Are you domesticated

I’ve never thought about this term before “domestication” until our team member Justin Foster recommended for me to read this book called “The Mastery of Self: A Toltec Guide to Personal Freedom by don Miguel Ruiz Jr. The book uses this term “domestication”. It states that “domestication is the system of control in the dream of the planet: it is the way we learn conditional love. Starting when we are very young, we are presented with either a reward or punishment for adopting the beliefs and behaviors of others in the dream. This system of reward and punishment, or domestication, is used to control our behavior. The result of domestication is that many of us give up who we really are in exchange for who we think we should be, and consequently we end up living a life that is not our own. Learning how to spot and release our domestication, and reclaiming who we really are in the process, is a hallmark of a master of self.”

I’m not sure what that means to you, but for me the sentence “the result of domestication is that many of us give up who we really are in exchange for who we think we should be, and consequently we end up living a life that is not our own.” I can think of many times in my life where I felt like my business was not what I wanted it to be. Or my life was not turning into the life I wanted it to be. I was working too many hours, not enough pay, employees were screwing up, customers were unhappy, and my business that I had was not even close to where I wanted it to be. Of course that led to frustration, feelings of failure, and not to mention financial struggles. The reason for me to put in the long hours and the return were not there, I felt trapped by my business.

At the same time I had friends, or saw businesses that were successful, so I knew deep inside me that there had to be a way to make my business successful. I wanted success, I knew I could build a successful business, because if I didn’t and my business was a failure, that meant I was a failure. I knew that my business success was up to me, me only as the leader.

Now, I was lucky. Lucky that I went through tough times, lucky that my business collapsed and I had to downsize. I was lucky because that’s what it took for me to rebuild it to learn what I did. That helped me change myself, my thoughts, and my business. I was just at the point that I was forced to do something. For me, that something was to have a small business, that was only a few employee’s, doing only the things I wanted to do, running the business the way that I wanted to run it, and doing business with who I wanted to do business with. I didn’t realize it at the time, but this was the key, rebuilding my business model around my wants and who I truly am.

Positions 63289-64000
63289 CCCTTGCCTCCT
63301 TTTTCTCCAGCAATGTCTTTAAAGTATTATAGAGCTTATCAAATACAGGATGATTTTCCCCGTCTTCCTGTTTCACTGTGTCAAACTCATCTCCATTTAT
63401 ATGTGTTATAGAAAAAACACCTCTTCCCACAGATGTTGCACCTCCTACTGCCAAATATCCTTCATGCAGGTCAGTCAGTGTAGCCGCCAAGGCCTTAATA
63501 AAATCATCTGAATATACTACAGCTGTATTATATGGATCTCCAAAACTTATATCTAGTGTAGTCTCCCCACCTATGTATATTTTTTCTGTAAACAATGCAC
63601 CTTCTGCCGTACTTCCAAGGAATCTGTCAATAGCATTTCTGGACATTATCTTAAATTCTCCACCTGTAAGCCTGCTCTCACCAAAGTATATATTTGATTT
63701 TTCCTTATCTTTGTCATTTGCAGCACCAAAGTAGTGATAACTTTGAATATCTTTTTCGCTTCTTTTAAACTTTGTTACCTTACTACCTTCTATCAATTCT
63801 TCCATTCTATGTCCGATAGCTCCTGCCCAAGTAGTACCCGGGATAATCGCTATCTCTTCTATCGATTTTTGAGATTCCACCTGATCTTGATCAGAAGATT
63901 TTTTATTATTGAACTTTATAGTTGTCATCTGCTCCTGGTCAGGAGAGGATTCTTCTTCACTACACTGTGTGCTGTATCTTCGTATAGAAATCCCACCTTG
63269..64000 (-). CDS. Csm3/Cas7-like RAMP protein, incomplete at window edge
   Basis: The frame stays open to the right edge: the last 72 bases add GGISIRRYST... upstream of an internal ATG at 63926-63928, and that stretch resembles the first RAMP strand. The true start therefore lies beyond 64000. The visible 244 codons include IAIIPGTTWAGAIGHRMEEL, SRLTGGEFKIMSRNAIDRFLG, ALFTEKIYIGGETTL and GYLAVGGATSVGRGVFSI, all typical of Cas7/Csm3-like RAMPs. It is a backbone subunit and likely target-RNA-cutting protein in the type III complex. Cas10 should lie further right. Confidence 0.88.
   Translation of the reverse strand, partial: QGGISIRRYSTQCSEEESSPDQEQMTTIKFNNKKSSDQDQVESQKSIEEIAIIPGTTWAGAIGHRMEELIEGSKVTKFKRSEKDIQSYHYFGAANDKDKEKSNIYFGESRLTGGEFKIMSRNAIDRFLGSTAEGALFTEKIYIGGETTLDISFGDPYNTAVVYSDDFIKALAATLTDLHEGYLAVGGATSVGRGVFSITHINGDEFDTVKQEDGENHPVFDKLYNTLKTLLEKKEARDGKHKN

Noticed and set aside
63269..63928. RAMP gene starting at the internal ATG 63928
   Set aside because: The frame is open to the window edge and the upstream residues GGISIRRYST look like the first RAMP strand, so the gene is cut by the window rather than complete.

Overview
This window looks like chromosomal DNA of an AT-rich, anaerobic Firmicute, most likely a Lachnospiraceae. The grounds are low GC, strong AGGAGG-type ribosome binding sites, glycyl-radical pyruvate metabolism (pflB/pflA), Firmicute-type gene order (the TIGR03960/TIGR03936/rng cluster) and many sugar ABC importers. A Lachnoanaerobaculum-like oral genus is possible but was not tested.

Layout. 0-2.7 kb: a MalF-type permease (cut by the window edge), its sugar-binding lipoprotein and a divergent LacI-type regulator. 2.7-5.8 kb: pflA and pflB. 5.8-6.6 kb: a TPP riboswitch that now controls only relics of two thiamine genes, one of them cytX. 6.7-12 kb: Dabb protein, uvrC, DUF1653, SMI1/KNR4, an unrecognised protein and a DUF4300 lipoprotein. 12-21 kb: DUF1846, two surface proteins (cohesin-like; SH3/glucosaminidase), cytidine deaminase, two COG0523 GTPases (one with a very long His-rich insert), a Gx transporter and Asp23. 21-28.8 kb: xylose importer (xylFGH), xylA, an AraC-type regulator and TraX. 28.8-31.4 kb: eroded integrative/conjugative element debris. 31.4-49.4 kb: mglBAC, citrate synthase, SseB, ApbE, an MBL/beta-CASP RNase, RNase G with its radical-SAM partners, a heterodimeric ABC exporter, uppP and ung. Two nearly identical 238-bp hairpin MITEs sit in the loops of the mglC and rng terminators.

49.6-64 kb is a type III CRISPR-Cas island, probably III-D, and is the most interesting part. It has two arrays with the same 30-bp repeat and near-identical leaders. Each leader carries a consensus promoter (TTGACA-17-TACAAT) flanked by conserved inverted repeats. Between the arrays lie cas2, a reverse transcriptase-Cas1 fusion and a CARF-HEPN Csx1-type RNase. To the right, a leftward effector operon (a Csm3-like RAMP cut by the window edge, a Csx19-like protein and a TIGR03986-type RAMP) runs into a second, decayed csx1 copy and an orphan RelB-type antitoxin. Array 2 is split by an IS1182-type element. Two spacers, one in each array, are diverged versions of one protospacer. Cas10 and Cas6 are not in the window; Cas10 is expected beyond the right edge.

I had spent all those years competing with my competition. Watching what they were doing and trying to copy them and do it a little better. Listening to others telling me what I should do, and formed my thinking that I could build a well known company that others would want to hire, if they only knew we provided a better service than the others. That is when I was domesticated. I was building a business around how others thought I should, and that’s what almost broke me.

Domestication is the perfect word for Free Thinkers. I believe a Free Thinking Entrepreneur must go through some type of frustration and hit rock bottom sometimes to get their eyes open to say to themselves “I have to be different, I must build my company like no other company is, so that I can differentiate myself in the marketplace”. We all get to where we are one way or another, this is just my story. Six years later after I made that one decision to change the way I thought, the way I did business, and who we were and who I wanted to become. That’s when I sold the business for 7 figures, with 14 employees, and the highest profit margins in 18 years. I will continue to share specific details of that conversion that I made, how I did it, and the general effect of success it had for me in future articles.

The point here I want to leave you with, is for you to look at where your domestication is. Where do you see yourself wanting to be different than others but somewhere in your mind there is resistance to a belief that you can’t quite see yet. That belief when it is found and changed, will change your life, your business, and give you the feeling of fulfillment that you’ve been searching for. When we are undomesticated we have found ourselves, by reclaiming who we really are.

 

Written By
More from Brandon Wright

Phil The Logger Introduction

Author Brandon Wright shares what inspired him to write his second book...
Read More